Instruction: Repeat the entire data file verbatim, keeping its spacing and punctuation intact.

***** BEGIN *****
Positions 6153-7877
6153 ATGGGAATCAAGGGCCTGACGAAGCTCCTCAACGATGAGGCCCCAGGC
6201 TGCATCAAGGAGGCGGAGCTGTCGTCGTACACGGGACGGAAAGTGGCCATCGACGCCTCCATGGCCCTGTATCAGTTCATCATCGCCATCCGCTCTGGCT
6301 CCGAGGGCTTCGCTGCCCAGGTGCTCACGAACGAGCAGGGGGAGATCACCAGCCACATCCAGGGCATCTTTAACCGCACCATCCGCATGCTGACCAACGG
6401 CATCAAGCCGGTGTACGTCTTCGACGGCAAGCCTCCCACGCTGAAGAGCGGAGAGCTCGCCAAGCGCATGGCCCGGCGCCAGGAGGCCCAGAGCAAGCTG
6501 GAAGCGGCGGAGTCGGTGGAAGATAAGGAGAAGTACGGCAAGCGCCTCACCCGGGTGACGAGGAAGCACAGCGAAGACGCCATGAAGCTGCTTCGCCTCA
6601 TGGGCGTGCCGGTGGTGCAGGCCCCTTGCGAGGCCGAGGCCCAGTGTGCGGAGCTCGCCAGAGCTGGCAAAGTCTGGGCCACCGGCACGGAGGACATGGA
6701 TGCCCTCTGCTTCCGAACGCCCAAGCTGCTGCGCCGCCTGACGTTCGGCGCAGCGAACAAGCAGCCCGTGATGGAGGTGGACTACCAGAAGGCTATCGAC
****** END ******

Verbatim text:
Positions 6153-7877
6153 ATGGGAATCAAGGGCCTGACGAAGCTCCTCAACGATGAGGCCCCAGGC
6201 TGCATCAAGGAGGCGGAGCTGTCGTCGTACACGGGACGGAAAGTGGCCATCGACGCCTCCATGGCCCTGTATCAGTTCATCATCGCCATCCGCTCTGGCT
6301 CCGAGGGCTTCGCTGCCCAGGTGCTCACGAACGAGCAGGGGGAGATCACCAGCCACATCCAGGGCATCTTTAACCGCACCATCCGCATGCTGACCAACGG
6401 CATCAAGCCGGTGTACGTCTTCGACGGCAAGCCTCCCACGCTGAAGAGCGGAGAGCTCGCCAAGCGCATGGCCCGGCGCCAGGAGGCCCAGAGCAAGCTG
6501 GAAGCGGCGGAGTCGGTGGAAGATAAGGAGAAGTACGGCAAGCGCCTCACCCGGGTGACGAGGAAGCACAGCGAAGACGCCATGAAGCTGCTTCGCCTCA
6601 TGGGCGTGCCGGTGGTGCAGGCCCCTTGCGAGGCCGAGGCCCAGTGTGCGGAGCTCGCCAGAGCTGGCAAAGTCTGGGCCACCGGCACGGAGGACATGGA
6701 TGCCCTCTGCTTCCGAACGCCCAAGCTGCTGCGCCGCCTGACGTTCGGCGCAGCGAACAAGCAGCCCGTGATGGAGGTGGACTACCAGAAGGCTATCGAC